Long story short we spent four hours discussing it and waffling. Yes, we’re going. We’re only going if we can get MK to come. We’re going even though MK isn’t. Maggie, I asked four online 8 balls and they all said we should go. Well, I checked my horoscope AND yours and it’s not giving me a clear indication. Ems, I don’t want to go to Raffa’s in a taxi, that’s just too uncool. Ems, I have a bad feeling about this. Maggie, I’ve just called the taxi, be outside in 4 minutes. Crud.
I think I just got nervous. I’d gotten ready to go out, so obviously I was planning on going out, but when I got in the taxi apparently, I looked like I was going to be sick. Raffa’s is one of THE coolest bars in San José. It’s in a dangerous enough neighborhood that the tourist welcome mat, so to speak, isn’t really out. It’s more of a place to go and bump into your friends, which is hard to do if you’re a transient gringo and don’t HAVE friends there. I practically DRAGGED her up to the bar because “I really needed a drink” and then we went and leaned against the wall just outside the door, framed with graffiti, trying to construct some sort of semblance of cool. It was around 11 and we couldn’t see them, so we assumed that they’d left. Oh well. That’s cool. No Heredia party tonight. It’s probably for the best. And as long as we’re here, let’s enjoy ourselves and chat. Blend. Eventually a drunk kid came over and wanted some of my drink. I thought it was funny because he was trying to convince us that he’d never tried a Cuba Libre before. (Here they come in cans, already mixed. It’s genius. And it’s also almost as popular as beer.) Then later he told us it was his favorite drink… Anyway, Ems told him we have swine flu and refused to share and then they started talking about places to go in Costa Rica. At one point she leaned over and hissed “I see them. Right. There. No over, leaning on the fence.” We waited, but the douche walked RIGHT past us into the bar and back out again. At that point we figured it was over. Obviously he’d seen us. Obviously he didn’t want to hang out. Obviously we were being creepy desperate.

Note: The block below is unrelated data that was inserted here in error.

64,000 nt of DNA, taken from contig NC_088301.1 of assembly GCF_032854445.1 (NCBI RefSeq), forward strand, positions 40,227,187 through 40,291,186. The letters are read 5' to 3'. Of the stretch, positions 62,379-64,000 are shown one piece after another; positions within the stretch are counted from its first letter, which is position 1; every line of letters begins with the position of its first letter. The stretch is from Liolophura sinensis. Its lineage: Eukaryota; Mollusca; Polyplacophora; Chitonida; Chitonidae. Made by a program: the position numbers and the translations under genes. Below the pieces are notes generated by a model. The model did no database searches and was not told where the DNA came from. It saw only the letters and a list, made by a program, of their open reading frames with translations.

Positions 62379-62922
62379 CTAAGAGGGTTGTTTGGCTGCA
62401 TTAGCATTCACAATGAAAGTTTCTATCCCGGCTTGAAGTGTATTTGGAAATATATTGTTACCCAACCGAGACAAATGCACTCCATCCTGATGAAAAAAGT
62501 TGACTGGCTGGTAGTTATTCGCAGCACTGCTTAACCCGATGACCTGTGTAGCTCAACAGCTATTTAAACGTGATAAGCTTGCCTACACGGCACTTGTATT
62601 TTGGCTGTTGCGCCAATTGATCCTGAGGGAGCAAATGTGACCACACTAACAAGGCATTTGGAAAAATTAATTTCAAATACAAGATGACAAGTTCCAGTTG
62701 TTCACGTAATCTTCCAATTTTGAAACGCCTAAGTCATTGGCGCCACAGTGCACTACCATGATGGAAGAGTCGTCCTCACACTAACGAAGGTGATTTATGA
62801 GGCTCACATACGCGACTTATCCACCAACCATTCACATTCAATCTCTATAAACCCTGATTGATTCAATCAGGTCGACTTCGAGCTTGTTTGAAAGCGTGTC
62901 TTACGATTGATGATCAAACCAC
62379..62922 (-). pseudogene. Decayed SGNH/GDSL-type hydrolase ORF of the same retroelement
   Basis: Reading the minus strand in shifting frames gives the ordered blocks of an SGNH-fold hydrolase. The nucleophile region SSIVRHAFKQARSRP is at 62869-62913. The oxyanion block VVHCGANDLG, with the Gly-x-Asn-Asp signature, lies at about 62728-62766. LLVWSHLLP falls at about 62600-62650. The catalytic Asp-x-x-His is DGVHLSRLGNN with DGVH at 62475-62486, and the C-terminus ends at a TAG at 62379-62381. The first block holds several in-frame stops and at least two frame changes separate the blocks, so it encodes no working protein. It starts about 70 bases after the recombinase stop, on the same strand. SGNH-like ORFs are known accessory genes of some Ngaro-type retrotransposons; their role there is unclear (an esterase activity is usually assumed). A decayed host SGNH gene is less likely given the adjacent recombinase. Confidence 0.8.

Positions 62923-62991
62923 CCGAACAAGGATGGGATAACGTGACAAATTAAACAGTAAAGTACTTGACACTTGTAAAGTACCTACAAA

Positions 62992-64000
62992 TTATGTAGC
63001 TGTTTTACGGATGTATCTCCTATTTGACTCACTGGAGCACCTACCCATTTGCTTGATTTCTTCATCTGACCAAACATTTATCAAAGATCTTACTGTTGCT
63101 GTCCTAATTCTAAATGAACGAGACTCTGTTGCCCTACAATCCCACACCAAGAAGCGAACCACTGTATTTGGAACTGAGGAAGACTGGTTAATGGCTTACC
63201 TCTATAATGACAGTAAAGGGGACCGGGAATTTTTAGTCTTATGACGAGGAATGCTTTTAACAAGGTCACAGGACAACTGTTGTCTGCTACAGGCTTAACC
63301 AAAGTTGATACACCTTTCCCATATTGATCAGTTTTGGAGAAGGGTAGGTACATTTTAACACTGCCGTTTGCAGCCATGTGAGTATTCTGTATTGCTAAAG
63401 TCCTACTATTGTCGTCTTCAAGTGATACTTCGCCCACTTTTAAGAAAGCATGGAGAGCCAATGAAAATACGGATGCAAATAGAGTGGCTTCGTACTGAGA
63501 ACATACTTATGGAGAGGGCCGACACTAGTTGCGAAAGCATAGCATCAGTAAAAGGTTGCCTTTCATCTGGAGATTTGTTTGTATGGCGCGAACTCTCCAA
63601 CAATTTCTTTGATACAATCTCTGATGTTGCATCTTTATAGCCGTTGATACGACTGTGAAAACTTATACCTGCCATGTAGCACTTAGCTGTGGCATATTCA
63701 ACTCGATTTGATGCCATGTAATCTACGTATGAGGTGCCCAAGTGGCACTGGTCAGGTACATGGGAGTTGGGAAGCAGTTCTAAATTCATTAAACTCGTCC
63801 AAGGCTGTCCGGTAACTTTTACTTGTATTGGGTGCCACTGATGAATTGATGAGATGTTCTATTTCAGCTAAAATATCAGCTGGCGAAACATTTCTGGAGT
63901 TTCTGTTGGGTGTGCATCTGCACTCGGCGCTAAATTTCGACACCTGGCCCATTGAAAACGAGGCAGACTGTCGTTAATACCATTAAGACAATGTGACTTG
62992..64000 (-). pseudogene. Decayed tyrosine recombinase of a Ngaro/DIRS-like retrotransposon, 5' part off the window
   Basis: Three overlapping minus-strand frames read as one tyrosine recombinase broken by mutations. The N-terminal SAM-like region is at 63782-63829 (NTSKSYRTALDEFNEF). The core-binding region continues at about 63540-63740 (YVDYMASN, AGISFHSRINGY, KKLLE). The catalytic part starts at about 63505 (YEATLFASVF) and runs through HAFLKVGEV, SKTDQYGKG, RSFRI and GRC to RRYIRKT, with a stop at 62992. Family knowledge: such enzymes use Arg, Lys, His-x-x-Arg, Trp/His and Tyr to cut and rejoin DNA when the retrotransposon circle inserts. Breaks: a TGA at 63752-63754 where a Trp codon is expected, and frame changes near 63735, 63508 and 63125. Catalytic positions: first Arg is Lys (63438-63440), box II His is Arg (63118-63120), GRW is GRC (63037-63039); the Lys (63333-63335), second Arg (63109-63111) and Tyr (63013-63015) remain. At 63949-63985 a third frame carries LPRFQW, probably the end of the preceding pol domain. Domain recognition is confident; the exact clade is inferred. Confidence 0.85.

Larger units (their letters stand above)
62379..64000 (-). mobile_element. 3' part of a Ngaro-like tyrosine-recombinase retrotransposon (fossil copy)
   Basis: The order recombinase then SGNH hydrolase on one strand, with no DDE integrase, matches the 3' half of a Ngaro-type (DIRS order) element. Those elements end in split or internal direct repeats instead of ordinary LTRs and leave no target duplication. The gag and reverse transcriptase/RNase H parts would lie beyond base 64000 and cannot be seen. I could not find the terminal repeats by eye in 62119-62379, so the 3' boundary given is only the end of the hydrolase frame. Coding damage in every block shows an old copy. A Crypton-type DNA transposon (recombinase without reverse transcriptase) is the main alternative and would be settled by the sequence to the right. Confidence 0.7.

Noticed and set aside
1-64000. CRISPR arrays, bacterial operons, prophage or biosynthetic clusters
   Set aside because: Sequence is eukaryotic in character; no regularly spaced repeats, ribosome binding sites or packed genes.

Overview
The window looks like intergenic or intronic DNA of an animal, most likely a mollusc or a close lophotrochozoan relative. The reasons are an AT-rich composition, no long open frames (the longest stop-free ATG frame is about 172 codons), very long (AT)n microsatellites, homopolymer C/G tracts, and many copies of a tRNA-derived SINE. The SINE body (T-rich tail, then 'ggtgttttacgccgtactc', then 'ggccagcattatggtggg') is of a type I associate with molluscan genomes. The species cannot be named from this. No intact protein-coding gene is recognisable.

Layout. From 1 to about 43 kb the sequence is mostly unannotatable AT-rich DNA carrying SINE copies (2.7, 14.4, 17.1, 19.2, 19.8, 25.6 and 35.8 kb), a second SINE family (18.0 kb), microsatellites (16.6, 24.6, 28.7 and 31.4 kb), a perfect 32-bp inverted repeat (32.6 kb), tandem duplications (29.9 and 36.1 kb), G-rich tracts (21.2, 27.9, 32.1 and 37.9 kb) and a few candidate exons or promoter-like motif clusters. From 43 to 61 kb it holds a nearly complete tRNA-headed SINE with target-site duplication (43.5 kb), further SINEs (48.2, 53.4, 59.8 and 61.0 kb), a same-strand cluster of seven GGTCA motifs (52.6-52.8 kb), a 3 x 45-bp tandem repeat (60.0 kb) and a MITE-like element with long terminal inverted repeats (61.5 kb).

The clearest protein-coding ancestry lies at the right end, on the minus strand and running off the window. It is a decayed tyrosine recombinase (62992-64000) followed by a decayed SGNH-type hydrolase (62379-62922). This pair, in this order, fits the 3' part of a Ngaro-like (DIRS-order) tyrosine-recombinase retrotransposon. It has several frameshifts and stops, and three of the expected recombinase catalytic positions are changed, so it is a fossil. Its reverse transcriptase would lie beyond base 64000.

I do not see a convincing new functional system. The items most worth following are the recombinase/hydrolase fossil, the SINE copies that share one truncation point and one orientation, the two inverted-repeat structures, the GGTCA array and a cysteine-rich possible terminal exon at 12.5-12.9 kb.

So we shook off our new “friend,” bought two more Cuba Libres and decided to make the best of it. After all, we had ended up at a way cool bar. We chose a spot off to the side and chatted for a little while longer. FINALLY Jason came over all “hey! You guys made it!” and we were all “yea! Hey, we thought you’d left.” You know how it is when it’s obvious that everyone is lying? Yea. Then it was established that we were, in fact, still in for the party in Heredia. But first we have to wait for David and César who are doing a fire show at Club Latino Rock for one of the bands that was playing.
We ended up waiting outside Raffas, and Ems ended up talking with some drunk guy. Some drunk guy who turned out to be the sopping wet drunk who had wandered through the show the night before. They chatted about his broken life and sang Frank Sinatra and the Mammas and the Papas. Finally the other guys joined us, char smudges on their white collared shirts and big grins, and we headed off, laughing and joking. It’s good to have friends.
In the end, the party didn’t happen, and when I woke up the next morning to a white sky and the sound of the rain on a Sunday morning. The perfect kind of sleepy day to cap off a whirlwind weekend.